To all my fellow loss parents, know you are not alone. I am so incredibly grateful that you are here, and I am holding you and your babies in my heart.
I look forward to connecting with you and helping you keep your baby’s memory alive.
Growing up, I never imagined being where I am today. I meticulously mapped out my future:
Until 2020, I maintained the course reasonably well, despite encountering significant detours.
Yet through each season of challenge and change, I uncovered an innate ability to navigate the rough waters and emerge more robust and resilient than before.
Yet when my daughter died, the harsh reality hit that specific experiences genuinely have the power and ability to shatter a person.
2014 I graduated from the University of Victoria with a Bachelor of Science in Nursing. From the beginning, I always knew that I would help others. However, throughout my nursing career, I had always felt slightly lost and was eager to find my area of expertise. I was determined to find an area and specialty that I loved.
Over the years, I spent significant time and resources obtaining specialty certifications, diplomas and even a Master’s degree. Within my first five years, I went from frontline nurse to supervisor to manager. All in pursuit of my life’s purpose and passion. I was keen and eager to find something that fuelled my soul.
It wasn’t until 2020, when my daughter Kailani died that I realized it was time to take my career in a different direction. Through my grief journey, I discovered that there wasn’t adequate support or resources available to help parents in their experience of pregnancy and infant loss. As a result, I began writing and decided to help bridge the gap by creating the resources and support I desperately sought.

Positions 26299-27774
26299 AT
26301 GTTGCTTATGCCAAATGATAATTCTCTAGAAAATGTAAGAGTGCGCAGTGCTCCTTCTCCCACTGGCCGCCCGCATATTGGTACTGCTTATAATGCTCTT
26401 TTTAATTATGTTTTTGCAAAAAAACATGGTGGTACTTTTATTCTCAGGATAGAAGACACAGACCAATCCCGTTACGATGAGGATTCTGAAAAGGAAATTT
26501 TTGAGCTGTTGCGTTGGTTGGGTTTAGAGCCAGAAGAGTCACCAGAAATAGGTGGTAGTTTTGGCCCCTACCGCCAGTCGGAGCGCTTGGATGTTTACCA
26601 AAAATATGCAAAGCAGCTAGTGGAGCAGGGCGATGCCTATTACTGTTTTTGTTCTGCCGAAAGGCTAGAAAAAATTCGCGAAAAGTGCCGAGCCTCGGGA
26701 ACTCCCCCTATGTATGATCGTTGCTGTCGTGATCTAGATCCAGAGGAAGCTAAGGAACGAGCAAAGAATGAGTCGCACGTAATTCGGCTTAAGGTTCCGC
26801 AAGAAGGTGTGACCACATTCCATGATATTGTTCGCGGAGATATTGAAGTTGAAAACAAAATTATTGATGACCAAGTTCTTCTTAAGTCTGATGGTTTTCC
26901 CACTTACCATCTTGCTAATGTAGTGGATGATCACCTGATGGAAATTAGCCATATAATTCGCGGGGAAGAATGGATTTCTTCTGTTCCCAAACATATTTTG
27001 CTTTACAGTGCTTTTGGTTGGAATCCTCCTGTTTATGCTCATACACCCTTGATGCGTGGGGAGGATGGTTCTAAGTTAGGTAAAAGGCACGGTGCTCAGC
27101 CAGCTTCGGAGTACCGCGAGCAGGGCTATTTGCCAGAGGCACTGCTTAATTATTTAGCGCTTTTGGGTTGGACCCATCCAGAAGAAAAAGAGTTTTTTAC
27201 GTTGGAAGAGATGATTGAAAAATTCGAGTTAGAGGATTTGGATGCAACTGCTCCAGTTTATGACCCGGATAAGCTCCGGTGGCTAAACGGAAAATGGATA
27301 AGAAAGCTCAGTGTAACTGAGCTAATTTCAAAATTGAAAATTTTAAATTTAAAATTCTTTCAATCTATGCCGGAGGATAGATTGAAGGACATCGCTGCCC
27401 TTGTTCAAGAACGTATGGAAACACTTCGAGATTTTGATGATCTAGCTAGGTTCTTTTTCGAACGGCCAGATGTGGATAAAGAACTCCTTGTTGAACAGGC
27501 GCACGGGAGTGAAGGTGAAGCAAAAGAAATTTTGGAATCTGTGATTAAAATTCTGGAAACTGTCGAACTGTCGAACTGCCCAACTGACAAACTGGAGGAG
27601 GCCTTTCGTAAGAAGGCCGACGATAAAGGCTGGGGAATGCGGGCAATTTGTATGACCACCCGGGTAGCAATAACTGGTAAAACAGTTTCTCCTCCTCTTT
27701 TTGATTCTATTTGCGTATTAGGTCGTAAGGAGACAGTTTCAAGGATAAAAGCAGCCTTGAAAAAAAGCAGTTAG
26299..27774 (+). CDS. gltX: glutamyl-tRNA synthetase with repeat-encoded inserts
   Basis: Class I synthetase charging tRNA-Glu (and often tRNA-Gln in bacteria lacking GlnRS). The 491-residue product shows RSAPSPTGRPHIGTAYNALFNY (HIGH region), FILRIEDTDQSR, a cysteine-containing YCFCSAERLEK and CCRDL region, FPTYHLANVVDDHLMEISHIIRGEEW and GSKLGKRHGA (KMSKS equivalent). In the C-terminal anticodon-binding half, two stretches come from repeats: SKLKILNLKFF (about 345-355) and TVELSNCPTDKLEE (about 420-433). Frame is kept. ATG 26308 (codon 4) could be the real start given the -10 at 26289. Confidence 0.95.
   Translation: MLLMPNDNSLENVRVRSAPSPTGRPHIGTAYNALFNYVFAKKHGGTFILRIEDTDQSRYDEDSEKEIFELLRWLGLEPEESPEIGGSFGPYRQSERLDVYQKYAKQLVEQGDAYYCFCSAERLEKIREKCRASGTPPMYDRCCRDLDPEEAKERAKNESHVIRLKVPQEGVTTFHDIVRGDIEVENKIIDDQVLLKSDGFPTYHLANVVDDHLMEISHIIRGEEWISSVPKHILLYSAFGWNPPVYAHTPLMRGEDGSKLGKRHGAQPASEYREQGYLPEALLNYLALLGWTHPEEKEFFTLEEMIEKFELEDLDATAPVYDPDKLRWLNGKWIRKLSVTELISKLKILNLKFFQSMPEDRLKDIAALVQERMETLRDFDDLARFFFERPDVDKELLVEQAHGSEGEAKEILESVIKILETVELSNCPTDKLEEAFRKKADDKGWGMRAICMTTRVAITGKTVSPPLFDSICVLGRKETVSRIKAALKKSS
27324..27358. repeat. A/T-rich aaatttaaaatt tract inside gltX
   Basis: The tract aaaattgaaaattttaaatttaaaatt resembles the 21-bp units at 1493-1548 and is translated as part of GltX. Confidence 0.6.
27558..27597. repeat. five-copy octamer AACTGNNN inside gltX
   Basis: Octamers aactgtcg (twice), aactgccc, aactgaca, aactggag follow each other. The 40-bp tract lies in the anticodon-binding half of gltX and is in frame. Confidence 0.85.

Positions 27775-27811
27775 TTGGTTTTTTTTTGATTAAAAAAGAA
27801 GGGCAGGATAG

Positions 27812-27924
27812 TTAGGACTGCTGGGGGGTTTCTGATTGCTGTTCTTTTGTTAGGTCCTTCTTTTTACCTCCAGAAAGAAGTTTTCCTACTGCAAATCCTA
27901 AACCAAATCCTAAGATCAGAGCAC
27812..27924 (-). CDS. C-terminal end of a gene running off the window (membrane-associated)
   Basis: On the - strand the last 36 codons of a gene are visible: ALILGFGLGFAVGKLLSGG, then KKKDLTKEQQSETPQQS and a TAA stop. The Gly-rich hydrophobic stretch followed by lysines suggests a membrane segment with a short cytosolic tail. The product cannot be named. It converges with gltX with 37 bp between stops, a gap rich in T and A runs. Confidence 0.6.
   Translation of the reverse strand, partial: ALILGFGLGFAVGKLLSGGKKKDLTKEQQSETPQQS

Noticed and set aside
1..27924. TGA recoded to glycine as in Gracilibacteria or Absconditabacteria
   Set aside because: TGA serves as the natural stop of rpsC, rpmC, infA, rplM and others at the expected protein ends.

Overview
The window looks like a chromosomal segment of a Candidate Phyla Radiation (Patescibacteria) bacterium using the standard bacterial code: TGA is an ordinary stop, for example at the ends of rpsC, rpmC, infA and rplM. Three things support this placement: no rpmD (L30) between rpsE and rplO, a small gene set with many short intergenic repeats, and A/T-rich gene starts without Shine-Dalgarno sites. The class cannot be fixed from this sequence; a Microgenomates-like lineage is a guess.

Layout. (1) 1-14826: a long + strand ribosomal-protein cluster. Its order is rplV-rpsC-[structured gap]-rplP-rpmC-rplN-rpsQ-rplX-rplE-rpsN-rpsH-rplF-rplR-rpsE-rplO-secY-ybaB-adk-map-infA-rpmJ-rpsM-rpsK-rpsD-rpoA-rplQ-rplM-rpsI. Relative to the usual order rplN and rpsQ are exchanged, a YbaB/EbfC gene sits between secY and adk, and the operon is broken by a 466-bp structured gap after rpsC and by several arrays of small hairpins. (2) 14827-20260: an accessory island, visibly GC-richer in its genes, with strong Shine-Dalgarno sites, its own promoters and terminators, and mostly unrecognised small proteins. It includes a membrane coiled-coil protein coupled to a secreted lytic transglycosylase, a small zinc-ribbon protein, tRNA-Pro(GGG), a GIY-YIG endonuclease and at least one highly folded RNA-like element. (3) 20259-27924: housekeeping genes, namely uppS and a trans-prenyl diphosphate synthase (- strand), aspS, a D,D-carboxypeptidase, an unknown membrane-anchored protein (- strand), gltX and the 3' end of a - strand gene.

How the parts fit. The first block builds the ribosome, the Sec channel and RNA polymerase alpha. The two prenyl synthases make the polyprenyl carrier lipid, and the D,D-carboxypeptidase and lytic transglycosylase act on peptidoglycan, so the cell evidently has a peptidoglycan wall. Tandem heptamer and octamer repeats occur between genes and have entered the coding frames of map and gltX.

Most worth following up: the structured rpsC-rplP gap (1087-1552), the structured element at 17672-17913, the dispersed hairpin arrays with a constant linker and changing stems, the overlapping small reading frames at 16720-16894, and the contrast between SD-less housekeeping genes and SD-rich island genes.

In sharing my story, I hope others might feel less alone in their experience of pregnancy or infant loss. Through speaking out about the realities faced as a grieving mother, I aim to teach others about and raise awareness of pregnancy and infant loss. Stigma and taboos related to pregnancy and infant loss are plentiful. By creating awareness, facilitating discussions, and sharing the realities faced together, we can change the culture that encompasses pregnancy and infant loss.
Not long after my daughter’s death, someone told me, “You can always have another baby,” as though my daughter was replaceable.
How our society approaches pregnancy and infant loss is highly hurtful, harmful, and dismissive. Though, it isn’t just specific to pregnancy and infant loss and is experienced by many who endure grief due to a loved one dying.
Grief and grieving is not a topic people openly talk about, especially when it’s related to pregnancy and infant loss. The death of a baby is uncomfortable, and many do not know how to talk about it or how to support one through the experience. As a result, people tend to avoid it or attempt to offer words of support that often do more harm than good.